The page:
Thursday, July 02, 2009

But is it art?

I went to an exhibition today, called Reality Cheque, which comprises artists' responses to the GFC. A friend of a friend has a work in the show, but I don't want to talk about his fluffy chickens here.

Many of the artworks were thought-provoking, some were funny, and some were simply weird. The one that stood out for me, however, was a photograph of a refrigerator with the door open. The photograph itself was not the artwork but was representative of the "art", which was that the artist, Mark Dahl, left his fridge door open for the duration of Earth Hour.

My first reaction was that such an act of social sabotage was not only pointless but disgustingly selfish. I was incensed. How dare he negate the environmental goodwill cerated by Earth Hour in this way? How can this be art?

But the more I thought about it, the more I realised that this moment of rebellion serves to draw attention to the hidden meaning of Earth Hour and of people's participation in it. It provokes thought and assessment in the viewer; it points out that Earth Hour is no more than a token gesture; that those who participate and feel they have fulfilled their debt to the future for the year are hypocrites; and that deliberately leaving a fridge door open for an hour is probably no greater crime than running an air-conditioner on a hot day.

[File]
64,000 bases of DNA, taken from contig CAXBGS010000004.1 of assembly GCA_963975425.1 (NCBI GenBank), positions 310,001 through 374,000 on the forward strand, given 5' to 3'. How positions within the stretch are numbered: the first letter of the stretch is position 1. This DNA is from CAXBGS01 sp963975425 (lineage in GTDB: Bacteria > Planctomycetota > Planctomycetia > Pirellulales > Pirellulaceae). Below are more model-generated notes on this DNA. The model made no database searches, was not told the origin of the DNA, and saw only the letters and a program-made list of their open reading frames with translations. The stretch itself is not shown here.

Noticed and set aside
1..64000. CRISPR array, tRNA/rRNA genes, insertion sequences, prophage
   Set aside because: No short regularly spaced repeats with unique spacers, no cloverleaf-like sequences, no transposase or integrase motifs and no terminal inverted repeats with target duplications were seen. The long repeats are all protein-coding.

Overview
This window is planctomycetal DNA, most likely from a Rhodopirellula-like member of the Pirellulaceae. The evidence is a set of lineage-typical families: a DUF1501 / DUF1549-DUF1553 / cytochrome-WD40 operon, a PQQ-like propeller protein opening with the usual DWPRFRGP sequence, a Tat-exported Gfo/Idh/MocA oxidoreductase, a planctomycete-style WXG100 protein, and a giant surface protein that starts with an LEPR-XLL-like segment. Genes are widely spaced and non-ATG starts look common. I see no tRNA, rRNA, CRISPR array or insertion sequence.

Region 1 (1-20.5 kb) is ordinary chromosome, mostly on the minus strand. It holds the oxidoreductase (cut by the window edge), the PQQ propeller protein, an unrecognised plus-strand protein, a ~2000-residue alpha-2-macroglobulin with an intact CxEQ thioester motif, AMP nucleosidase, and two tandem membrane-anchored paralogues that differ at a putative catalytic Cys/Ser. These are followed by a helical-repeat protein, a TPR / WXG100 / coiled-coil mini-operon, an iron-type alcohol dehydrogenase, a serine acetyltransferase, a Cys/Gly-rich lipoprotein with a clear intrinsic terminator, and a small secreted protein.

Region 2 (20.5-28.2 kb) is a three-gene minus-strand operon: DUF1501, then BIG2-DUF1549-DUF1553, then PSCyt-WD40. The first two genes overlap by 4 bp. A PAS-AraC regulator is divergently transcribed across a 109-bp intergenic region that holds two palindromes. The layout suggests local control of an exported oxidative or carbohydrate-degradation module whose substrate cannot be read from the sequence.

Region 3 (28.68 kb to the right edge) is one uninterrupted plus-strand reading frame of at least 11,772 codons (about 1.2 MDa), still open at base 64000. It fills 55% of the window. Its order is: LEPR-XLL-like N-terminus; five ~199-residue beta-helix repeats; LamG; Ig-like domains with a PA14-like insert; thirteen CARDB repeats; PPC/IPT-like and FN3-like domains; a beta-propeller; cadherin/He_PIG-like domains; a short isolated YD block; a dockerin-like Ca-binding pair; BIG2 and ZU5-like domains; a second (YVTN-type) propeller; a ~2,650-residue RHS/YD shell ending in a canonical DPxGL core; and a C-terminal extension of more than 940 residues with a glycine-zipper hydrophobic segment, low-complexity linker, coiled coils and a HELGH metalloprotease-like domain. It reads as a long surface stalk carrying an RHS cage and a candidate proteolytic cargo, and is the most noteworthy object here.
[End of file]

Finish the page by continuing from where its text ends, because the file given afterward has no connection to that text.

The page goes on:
So, despite my initial reaction to the work, I came to the realisation that this piece of art is actually my favourite of the whole exhibition: it best achieves the aim of all art, which is to reflect the world back to the viewer and change the way they think about reality.

What do you think?

1 comment:

Nicole said...

Very interesting and thought-provoking (both your entry and your description of the art piece!) I often find this to be the case -- a piece I have a strong negative reaction to ends up becoming a favorite. It does indeed best achieve the aim of all art.

I find it very difficult to put into words exactly WHY I like art sometimes, so I really enjoyed reading your thoughts.